I don't think that anyone can argue with the fact that the US has the edge over us where service is concerned. I've visited the 'states many times, and I really can't think of any occasion when the service wasn't excellent and by excellent I mean just that, from New Orleans to Napa.
For some reason, in the UK (and much of Europe, for that matter) there seems to be a train of thought that it doesn't matter, which is crazy when you think that there's a limited market anywhere, and whatever the product there's huge competition.
The larger online retailers, probably having learnt from those across the pond, have certainly, on the whole, got the message, although they too are only as good as the girl/guy who answers the phone at the end of the day. Something they need to take more into account, as boy do we remember bad service!
Today I was up in London, erroneously, as it turned out, because the person I was meeting and I had different days in our diaries, so I decided to get a couple of those things done I for one am always putting off, such as getting a new battery put in my watch and fixing my Blackberry because I thought I'd done something wrong with the new memory card I'd put in in order to take huge amounts of music with me to Switzerland tomorrow.
I'm one of those people who cause lots of shop staff to duck, because I will want them to smile at me, I'll try and engage (because I may be asking them to do something special, or something for nothing) and I may also ask their name.
I started off in John Lewis to invest in a new Nano (because I was in a panic about my Blackberry) and that went without a hitch, probably because I was just about the first person in the Oxford Street store, either way, I was met with smiles and intelligence, which is, after all, what we expect from JL.
Then I left to visit the o2 store just a bit further along. If you're thinking of going there, don't bother. They were my big score in terms of bad service. The girl who was running the store opened late, despite the freezing cold, and when I showed her my o2 Bberry she said I'd have to make an appointment to have someone look at the memory card. They should wake up. There was no smile, no apology for the lack of available service, just rather autocratic bad temper. I'll leave that one there, I think, before I say what I really think.
Of to Selfridges who, in case you don't know, have what I think is the best watch repair service in London. Amina (yes I got her name) was charming to a fault, laughed when I tried to look up the time on a wrist that was now watchless and said that my watch with its fully tested battery would be ready by mid-day.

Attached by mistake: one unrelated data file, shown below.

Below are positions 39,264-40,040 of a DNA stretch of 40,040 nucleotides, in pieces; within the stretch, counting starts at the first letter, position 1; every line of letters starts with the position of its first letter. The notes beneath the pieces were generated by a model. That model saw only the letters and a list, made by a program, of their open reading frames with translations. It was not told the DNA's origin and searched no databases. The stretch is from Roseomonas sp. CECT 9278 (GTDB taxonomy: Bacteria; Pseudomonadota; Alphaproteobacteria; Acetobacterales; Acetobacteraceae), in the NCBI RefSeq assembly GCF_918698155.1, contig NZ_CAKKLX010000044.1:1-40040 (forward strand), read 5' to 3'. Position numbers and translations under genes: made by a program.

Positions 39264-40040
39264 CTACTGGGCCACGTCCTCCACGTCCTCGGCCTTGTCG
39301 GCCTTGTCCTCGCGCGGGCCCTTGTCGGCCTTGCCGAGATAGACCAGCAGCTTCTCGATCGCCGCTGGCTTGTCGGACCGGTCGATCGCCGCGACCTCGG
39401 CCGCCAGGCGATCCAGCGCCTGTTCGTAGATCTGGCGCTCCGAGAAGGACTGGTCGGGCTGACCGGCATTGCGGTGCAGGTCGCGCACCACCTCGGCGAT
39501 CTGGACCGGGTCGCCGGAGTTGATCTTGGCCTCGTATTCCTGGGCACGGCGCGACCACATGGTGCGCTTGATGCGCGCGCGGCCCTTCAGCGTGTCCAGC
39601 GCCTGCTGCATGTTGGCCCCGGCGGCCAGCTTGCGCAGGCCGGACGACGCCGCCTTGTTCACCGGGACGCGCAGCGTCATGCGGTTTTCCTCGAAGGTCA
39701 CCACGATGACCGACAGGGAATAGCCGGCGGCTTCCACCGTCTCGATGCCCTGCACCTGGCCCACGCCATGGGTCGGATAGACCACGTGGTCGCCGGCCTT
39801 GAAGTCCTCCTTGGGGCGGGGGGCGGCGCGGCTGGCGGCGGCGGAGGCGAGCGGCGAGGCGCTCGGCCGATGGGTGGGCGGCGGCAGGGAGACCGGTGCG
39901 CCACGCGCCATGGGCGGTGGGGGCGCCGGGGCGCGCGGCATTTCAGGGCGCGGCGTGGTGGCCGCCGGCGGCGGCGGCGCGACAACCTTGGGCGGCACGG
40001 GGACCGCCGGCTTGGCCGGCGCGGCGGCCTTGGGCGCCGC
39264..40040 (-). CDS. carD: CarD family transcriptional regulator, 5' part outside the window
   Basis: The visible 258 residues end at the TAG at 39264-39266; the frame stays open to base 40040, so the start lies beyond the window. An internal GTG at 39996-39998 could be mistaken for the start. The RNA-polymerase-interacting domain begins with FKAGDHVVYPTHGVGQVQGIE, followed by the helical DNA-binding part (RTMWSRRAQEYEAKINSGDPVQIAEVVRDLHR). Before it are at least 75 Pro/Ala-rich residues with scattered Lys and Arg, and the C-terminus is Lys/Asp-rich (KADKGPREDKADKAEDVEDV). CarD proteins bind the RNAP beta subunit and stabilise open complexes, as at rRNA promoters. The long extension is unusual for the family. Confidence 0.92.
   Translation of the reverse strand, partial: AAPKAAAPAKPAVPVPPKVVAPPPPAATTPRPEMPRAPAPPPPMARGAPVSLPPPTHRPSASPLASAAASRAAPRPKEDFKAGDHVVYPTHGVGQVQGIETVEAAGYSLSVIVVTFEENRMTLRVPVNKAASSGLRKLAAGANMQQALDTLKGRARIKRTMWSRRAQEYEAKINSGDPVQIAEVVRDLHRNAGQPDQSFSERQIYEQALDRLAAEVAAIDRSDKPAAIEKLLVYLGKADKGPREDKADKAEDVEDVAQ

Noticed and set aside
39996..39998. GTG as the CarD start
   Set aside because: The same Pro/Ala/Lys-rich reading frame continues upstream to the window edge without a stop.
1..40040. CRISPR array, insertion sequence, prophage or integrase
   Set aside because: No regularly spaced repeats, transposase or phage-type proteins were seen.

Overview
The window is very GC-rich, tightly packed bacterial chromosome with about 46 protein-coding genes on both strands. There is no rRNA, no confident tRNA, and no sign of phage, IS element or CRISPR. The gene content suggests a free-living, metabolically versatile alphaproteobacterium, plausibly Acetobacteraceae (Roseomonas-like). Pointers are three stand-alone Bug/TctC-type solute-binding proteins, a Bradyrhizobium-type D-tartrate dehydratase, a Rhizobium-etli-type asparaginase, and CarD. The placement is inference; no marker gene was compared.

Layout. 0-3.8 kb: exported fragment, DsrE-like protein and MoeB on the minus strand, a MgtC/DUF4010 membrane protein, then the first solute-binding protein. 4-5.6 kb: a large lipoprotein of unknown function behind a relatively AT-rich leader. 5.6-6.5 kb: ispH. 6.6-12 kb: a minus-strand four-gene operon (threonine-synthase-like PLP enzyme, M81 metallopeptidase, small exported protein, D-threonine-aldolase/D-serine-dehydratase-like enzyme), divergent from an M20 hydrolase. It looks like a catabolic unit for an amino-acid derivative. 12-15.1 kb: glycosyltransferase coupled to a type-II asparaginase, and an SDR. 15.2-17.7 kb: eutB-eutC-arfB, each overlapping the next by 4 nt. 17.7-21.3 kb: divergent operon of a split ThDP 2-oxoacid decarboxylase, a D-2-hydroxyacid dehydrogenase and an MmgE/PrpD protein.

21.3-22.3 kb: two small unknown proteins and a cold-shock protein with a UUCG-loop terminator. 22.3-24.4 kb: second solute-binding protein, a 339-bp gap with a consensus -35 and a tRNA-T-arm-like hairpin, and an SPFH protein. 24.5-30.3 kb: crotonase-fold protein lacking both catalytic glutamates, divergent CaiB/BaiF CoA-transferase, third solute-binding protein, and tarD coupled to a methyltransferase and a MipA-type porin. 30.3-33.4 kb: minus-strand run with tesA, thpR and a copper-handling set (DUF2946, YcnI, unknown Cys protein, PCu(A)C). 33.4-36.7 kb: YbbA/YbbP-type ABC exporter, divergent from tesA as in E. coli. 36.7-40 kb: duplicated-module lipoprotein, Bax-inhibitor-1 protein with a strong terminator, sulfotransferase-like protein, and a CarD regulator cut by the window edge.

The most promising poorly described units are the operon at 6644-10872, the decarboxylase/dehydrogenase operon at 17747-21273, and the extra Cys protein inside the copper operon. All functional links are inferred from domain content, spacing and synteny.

Then downstairs in Selfridges to the Micro Anvica store where I had the best moment of the day. I had no intention of buying anything, the man who served me knew that I had no intention of buying anything and yet he spent a good 20 minutes trying to sort out my Blackberry before one of his colleagues suggested that a re-start might be a good idea. Oh how we laughed (not, well sort of). Now there's somewhere I will go back, again and again. Truly epic service with great good humour and willingness to help. I'm sorry I didn't get his name. He's probably not sorry...
My watch was ready on time with a smile (go use the repair service there, it's just where the entrance to the car park is) and I headed for home thinking three scores and one clanger.
Service, great or terrible, stays in our minds for a huge amount of time, and although I don't go literally with the 'the customer is always right' philosophy, because it doesn't necessary follow, if you want a customer to stay loyal to you you have to go the extra mile and do whatever it takes to make them think of you with a smile, which means they'll probably praise you to their friends. Believe me there is no better recommendation than word of mouth. And I know these things.
Tomorrow I'm off to Switzerland, for I hope not too much skiing (because I'm a seriously lousy skier) and lots of fun with great friends. Provided I get access to my friend's pc, I'll be back to you shortly.
ps. My friend Tom Jeffries at Spoonfed has asked me to let you know that Spoonfed have just launched a London Fashion Week Homepage - sponsored by French e-tail giant Vente-Privee (who have the best designer brand closed sales on the web, just in case you didn't already know).
Keep an eye on this, the combination of Spoonfed and Vente-Privee is not to be missed. Expect amazing imagery and loads of information.